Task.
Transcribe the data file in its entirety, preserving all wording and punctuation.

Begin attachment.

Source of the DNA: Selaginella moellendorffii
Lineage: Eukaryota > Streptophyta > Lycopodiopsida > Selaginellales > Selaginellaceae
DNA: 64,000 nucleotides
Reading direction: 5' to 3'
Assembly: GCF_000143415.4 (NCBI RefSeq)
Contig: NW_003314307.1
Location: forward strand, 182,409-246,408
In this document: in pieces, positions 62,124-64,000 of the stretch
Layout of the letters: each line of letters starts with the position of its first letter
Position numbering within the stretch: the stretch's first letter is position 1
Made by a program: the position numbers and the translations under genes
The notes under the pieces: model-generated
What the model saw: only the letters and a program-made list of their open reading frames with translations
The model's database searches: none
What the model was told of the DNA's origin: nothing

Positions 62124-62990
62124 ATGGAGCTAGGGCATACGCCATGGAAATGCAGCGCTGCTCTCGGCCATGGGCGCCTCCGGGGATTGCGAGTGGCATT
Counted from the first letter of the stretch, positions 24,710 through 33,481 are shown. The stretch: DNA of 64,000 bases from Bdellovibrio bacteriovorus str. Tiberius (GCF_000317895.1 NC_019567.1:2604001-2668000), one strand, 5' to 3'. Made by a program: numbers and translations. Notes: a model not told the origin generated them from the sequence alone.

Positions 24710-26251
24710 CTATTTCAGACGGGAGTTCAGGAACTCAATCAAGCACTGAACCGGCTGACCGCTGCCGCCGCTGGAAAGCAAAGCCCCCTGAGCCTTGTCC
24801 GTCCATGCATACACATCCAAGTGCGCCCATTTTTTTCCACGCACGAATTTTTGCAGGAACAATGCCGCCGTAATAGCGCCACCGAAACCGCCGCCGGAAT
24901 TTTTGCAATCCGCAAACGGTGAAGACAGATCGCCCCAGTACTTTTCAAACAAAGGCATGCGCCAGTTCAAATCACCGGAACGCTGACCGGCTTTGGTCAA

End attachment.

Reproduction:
Source of the DNA: Selaginella moellendorffii
Lineage: Eukaryota > Streptophyta > Lycopodiopsida > Selaginellales > Selaginellaceae
DNA: 64,000 nucleotides
Reading direction: 5' to 3'
Assembly: GCF_000143415.4 (NCBI RefSeq)
Contig: NW_003314307.1
Location: forward strand, 182,409-246,408
In this document: in pieces, positions 62,124-64,000 of the stretch
Layout of the letters: each line of letters starts with the position of its first letter
Position numbering within the stretch: the stretch's first letter is position 1
Made by a program: the position numbers and the translations under genes
The notes under the pieces: model-generated
What the model saw: only the letters and a program-made list of their open reading frames with translations
The model's database searches: none
What the model was told of the DNA's origin: nothing

Positions 62124-62990
62124 ATGGAGCTAGGGCATACGCCATGGAAATGCAGCGCTGCTCTCGGCCATGGGCGCCTCCGGGGATTGCGAGTGGCATT
Counted from the first letter of the stretch, positions 24,710 through 33,481 are shown. The stretch: DNA of 64,000 bases from Bdellovibrio bacteriovorus str. Tiberius (GCF_000317895.1 NC_019567.1:2604001-2668000), one strand, 5' to 3'. Made by a program: numbers and translations. Notes: a model not told the origin generated them from the sequence alone.

Positions 24710-26251
24710 CTATTTCAGACGGGAGTTCAGGAACTCAATCAAGCACTGAACCGGCTGACCGCTGCCGCCGCTGGAAAGCAAAGCCCCCTGAGCCTTGTCC
24801 GTCCATGCATACACATCCAAGTGCGCCCATTTTTTTCCACGCACGAATTTTTGCAGGAACAATGCCGCCGTAATAGCGCCACCGAAACCGCCGCCGGAAT
24901 TTTTGCAATCCGCAAACGGTGAAGACAGATCGCCCCAGTACTTTTCAAACAAAGGCATGCGCCAGTTCAAATCACCGGAACGCTGACCGGCTTTGGTCAA